frequently asked questions

DO I NEED A REFERRAL TO SEE A DIETITIAN

No. Some background information is very helpful though, e.g. recent blood results and other test results and diagnoses. This way, I get a very good picture of your current health status so that we can better understand your dietary needs when helping you manage your health goals.

 

WHAT IS AN APD (Accredited Practising Dietitian)?

An Accredited Practising Dietitian is a professional recognized to possess the qualifications and skills required to offer expert advice in nutrtion and diet. These professionals are well-educated in food and health, and their knowledge will be indispensible in sorting through the plethora of nutrition information that exists.

 

APDs are qualified to provide advice to both individuals and groups on any subject related to nutrition; they are also required to undergo clinical training in the treatment of conditions like diabetes, heart disease, cancers, gastro-intestinal diseases, food allergies and intolerances, and obesity through dietary modifications.

 

APDs’ university qualifications are accredited by the DAA (Dietitians Association of Australia); they constantly further their training and education to comply with the Association’s practice regulations. They adhere to the DAA Code of Professional Conduct and Statement of Ethical Practice, and are committed to offering only the highest level of service.

 

The only national credential recognised by the Australian Government, Medicare, the Department of Veterans Affairs and most private health funds as the standard for nutrition and dietetics services, the APD is a recognised trademark protected by law.

WHAT DO APDs DO?

APDs exist to give scientific nutrition information practical application in patients’ lives, and assess nutritional needs in order to develop personalised eating plans and nutritional guidelines.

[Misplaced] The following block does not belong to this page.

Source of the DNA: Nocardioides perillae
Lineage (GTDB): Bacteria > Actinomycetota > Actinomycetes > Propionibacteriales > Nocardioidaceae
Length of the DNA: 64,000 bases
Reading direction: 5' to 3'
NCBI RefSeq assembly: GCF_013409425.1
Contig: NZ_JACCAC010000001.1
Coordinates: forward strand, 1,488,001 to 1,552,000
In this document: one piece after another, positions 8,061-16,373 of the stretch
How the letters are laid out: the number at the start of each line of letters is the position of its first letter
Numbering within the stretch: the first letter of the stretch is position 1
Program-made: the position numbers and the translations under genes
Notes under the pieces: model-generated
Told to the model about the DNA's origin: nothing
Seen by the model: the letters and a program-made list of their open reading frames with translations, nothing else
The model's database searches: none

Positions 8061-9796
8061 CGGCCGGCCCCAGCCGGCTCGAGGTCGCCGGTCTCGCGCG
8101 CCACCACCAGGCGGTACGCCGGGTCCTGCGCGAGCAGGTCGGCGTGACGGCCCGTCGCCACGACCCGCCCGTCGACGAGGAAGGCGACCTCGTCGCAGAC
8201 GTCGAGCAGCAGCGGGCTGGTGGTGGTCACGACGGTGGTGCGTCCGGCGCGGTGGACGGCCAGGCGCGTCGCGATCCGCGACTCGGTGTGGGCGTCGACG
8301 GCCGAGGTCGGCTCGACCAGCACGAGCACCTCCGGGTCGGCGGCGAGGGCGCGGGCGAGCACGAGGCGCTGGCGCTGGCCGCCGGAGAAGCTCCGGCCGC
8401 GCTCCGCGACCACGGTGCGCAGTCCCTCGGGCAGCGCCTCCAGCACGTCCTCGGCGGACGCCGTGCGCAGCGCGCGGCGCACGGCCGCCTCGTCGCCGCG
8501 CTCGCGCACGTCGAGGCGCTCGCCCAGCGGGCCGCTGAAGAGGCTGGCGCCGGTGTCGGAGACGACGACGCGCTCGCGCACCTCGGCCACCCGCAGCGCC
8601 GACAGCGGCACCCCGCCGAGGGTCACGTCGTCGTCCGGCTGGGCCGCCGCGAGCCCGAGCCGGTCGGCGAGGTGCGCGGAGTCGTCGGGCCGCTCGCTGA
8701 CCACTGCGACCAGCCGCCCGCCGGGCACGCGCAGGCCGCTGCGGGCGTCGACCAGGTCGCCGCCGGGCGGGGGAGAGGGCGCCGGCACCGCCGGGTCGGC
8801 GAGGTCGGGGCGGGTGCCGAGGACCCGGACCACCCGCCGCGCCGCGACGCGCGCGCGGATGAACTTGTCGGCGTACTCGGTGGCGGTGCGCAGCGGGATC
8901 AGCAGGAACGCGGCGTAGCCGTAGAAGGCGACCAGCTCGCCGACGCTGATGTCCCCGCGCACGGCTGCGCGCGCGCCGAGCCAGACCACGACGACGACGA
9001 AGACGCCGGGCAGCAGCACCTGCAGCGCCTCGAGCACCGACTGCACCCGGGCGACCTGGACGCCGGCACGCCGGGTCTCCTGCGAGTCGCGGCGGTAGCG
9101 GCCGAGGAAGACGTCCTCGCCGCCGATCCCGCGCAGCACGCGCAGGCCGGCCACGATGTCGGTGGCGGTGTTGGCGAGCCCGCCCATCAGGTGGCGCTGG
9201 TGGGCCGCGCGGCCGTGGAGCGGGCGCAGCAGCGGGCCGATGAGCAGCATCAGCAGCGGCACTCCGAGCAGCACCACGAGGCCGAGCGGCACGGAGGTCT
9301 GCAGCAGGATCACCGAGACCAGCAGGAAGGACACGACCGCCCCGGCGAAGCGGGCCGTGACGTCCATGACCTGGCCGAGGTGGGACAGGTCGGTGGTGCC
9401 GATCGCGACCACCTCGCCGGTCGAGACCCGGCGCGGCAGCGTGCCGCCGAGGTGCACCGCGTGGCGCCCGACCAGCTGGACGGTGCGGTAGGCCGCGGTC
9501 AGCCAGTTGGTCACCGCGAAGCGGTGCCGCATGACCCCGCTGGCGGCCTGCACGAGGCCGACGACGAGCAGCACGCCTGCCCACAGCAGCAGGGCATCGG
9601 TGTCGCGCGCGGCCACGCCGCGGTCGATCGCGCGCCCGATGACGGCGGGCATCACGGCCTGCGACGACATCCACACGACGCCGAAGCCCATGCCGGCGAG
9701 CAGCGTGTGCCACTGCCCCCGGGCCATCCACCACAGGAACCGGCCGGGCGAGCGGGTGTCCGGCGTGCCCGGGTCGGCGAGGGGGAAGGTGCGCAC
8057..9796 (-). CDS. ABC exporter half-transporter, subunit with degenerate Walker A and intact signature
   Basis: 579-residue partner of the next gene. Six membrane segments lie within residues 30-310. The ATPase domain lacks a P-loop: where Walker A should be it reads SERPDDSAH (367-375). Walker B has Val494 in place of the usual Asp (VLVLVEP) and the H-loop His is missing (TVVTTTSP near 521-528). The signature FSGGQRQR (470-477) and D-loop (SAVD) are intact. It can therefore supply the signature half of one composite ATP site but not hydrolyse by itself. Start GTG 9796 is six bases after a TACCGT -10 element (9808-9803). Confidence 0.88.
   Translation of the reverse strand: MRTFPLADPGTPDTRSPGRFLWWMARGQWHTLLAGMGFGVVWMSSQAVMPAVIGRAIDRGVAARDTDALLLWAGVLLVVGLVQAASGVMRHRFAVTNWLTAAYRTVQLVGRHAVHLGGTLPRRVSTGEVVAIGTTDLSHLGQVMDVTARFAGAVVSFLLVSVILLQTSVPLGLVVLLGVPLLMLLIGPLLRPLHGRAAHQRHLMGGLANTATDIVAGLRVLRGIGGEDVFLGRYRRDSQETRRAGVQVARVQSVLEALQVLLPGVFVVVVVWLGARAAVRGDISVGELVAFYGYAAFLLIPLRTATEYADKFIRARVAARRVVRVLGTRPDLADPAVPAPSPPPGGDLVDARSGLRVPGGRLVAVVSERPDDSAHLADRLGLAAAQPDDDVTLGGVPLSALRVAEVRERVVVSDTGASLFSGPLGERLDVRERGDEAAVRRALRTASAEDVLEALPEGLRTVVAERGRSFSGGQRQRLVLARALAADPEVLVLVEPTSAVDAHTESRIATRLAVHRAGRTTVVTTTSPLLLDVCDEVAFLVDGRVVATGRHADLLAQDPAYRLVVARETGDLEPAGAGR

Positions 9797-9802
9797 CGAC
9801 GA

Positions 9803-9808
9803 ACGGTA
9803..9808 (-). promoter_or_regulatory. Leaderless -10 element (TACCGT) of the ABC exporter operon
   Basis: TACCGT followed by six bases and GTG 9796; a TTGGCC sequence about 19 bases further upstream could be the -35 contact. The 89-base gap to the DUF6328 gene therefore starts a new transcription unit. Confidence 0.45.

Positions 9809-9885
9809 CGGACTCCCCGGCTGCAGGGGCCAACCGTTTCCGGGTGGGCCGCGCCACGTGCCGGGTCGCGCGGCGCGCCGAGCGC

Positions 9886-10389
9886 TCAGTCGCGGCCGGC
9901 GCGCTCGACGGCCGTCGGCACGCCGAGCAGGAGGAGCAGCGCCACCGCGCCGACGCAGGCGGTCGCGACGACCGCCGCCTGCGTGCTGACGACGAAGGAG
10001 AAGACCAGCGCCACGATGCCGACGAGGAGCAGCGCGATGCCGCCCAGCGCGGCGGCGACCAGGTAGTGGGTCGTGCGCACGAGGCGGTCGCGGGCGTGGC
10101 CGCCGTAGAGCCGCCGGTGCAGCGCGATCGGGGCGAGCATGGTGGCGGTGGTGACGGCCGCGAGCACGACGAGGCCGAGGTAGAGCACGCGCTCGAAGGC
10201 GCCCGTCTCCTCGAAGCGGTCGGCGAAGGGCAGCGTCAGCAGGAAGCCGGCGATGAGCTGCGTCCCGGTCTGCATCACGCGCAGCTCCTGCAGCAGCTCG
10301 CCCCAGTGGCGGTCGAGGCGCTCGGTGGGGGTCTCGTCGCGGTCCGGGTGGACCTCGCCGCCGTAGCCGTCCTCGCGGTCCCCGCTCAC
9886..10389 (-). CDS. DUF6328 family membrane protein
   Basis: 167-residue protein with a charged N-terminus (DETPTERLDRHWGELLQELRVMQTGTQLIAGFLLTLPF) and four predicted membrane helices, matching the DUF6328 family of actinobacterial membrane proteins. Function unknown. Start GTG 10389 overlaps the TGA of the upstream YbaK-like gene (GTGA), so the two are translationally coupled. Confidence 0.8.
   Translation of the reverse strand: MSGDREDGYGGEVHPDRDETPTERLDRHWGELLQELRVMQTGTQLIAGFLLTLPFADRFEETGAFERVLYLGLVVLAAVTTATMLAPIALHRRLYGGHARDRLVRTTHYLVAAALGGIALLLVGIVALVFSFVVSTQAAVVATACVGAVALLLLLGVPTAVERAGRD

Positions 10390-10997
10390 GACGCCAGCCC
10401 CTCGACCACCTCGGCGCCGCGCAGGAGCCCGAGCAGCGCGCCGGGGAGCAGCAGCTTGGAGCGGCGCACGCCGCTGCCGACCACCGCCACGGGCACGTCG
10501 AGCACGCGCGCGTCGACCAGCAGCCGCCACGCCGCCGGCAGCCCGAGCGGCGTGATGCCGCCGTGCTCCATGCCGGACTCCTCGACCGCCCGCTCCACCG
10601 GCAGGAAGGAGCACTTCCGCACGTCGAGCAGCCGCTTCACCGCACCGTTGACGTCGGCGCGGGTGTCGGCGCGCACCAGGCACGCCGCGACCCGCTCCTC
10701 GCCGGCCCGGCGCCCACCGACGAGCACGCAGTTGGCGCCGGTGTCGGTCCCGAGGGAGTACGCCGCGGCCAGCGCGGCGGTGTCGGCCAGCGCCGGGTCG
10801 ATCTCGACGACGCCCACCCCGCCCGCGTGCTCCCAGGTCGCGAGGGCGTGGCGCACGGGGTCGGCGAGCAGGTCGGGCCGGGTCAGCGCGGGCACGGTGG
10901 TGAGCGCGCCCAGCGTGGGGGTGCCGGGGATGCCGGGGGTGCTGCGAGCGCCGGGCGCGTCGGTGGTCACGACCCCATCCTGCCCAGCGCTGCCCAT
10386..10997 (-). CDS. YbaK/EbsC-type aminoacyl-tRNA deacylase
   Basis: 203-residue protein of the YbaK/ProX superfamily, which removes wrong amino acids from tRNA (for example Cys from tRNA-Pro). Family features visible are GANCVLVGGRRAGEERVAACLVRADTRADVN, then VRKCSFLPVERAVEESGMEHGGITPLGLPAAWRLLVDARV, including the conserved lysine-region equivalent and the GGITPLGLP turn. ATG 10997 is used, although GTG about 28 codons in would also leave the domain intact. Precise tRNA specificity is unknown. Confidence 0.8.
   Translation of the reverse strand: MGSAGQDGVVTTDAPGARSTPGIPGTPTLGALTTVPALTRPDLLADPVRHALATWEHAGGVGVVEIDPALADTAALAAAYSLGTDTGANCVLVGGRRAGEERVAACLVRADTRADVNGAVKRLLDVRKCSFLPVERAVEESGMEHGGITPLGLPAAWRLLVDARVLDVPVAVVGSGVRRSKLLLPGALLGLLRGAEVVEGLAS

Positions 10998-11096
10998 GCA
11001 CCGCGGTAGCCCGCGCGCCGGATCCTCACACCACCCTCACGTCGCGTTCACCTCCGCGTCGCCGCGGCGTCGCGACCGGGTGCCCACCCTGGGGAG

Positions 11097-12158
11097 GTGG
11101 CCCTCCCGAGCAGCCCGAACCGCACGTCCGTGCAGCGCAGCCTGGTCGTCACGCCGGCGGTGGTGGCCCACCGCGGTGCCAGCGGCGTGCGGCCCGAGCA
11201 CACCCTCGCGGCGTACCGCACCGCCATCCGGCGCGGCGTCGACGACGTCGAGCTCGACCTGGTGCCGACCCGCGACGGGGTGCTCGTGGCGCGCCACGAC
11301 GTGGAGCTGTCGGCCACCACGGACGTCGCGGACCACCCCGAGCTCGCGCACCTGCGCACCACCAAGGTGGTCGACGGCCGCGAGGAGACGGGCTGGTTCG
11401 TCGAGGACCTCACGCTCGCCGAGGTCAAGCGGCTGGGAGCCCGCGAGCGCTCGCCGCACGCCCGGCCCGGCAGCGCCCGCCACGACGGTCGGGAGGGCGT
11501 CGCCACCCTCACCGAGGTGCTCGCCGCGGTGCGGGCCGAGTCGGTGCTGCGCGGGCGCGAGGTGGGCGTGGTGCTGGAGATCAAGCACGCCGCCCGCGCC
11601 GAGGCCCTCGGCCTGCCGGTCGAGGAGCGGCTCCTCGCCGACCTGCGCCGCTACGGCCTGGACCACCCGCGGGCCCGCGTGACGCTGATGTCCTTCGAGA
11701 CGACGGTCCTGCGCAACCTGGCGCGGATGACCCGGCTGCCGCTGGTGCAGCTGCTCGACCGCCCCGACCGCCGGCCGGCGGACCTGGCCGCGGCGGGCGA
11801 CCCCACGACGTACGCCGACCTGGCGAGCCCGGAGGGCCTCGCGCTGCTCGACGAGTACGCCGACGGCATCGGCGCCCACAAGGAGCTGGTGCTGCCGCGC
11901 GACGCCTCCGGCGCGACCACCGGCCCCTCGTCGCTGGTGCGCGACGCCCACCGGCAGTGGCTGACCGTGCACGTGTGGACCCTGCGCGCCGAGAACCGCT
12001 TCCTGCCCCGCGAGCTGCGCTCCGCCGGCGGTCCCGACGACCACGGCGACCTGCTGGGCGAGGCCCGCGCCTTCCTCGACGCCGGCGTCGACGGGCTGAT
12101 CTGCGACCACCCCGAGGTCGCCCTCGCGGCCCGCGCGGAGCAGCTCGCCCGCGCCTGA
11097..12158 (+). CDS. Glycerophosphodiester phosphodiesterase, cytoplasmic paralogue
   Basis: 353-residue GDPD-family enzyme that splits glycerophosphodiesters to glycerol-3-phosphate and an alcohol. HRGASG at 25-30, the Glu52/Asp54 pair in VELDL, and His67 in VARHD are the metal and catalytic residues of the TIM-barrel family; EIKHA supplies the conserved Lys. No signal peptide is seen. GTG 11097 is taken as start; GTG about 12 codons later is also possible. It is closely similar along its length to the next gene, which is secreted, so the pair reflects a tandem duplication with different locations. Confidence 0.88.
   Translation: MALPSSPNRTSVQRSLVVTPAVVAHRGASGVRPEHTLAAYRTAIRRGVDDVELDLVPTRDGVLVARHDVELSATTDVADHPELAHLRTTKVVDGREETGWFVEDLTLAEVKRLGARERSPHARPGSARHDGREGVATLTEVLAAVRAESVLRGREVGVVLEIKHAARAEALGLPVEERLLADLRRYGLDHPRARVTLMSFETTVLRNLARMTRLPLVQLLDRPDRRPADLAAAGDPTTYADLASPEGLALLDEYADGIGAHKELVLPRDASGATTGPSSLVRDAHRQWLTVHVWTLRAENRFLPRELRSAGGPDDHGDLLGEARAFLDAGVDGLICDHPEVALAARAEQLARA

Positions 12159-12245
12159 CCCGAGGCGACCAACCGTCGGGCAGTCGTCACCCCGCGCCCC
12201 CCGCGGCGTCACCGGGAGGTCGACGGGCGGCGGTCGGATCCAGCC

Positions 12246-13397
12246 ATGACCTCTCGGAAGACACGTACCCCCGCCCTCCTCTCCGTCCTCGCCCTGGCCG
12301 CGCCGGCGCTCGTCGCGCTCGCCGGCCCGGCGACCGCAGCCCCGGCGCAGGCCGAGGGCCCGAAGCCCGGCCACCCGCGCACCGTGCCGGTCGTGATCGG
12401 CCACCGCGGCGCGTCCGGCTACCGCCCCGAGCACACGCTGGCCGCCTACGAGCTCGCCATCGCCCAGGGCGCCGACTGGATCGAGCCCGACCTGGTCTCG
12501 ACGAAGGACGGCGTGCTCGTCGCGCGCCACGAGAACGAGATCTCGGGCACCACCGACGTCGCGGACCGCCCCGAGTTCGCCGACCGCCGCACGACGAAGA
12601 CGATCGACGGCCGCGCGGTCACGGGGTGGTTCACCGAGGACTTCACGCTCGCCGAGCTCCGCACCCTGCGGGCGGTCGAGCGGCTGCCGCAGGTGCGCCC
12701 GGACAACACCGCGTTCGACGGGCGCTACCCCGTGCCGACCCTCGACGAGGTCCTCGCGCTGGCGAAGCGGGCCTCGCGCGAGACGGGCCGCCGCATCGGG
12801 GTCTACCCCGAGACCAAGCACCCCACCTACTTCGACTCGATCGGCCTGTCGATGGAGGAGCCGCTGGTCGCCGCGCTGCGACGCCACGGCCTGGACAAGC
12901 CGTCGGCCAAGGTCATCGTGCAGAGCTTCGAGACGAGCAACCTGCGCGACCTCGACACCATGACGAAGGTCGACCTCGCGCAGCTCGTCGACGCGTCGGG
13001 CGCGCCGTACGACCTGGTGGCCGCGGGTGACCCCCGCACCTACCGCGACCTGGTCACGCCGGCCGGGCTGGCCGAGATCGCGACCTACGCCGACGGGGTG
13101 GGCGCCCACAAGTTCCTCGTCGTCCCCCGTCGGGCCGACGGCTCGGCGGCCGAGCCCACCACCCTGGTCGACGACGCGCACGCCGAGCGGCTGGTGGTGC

APDs provide information on:

  • Healthy Eating

  • Reading food labels

  • Using discretion when shopping/eating out

  • Preparing food in healthier ways

 

They also:

  • Illuminate nutrition myths

  • Undertake research in the field of nutrition

  • Train health care professionals

  • Develop nutrition communications, programs and policies

 

APDs put their skills and knowledge to use in a range of work environments, including care facilities, community nutrition and public health, consultancy and private practice, food service, public relations, marketing and communications, government, research, and teaching.

 

WHAT'S THE DIFFERENCE BETWEEN AN ACCREDITED PRACTICING DIETITIAN AND A NUTRITIONIST?

Technically, there are no guidelines in place to govern the use of the terms “dietitian” and “nutritionist”; they may be used by accredited dietitians, nutrition scientists, and nutrition graduates and underqualified nutrition professionals alike. Always ensure that you are receiving the highest level of expert nutrition advice by inquiring about the qualifications of a dietitian or nutritionist and their APD credential.

WHAT IS A DIABETES EDUCATOR?

Health care professionals with particular experience in diabetes education and care are known as diabetes educators. Their responsibility is to assist people with diabetes, those at risk for the condition, and their caretakers in gaining the knowledge, skill set, and confidence to manage the condition and make educated decisions about their treatment.

Diabetes educators combine clinical care with providing a comprehensive diabetes education.

Working in environments like hospitals, physician’s rooms, general practitioners’ surgeries, and private practices, diabetes educators help people cope with diabetes and set goals for establishing self-management practices for the condition.

 

Sydney Health Diabetes Educators are those who have completed the appropriate accredited university course for Diabetes Education and Management at the University of Technology, Sydney.

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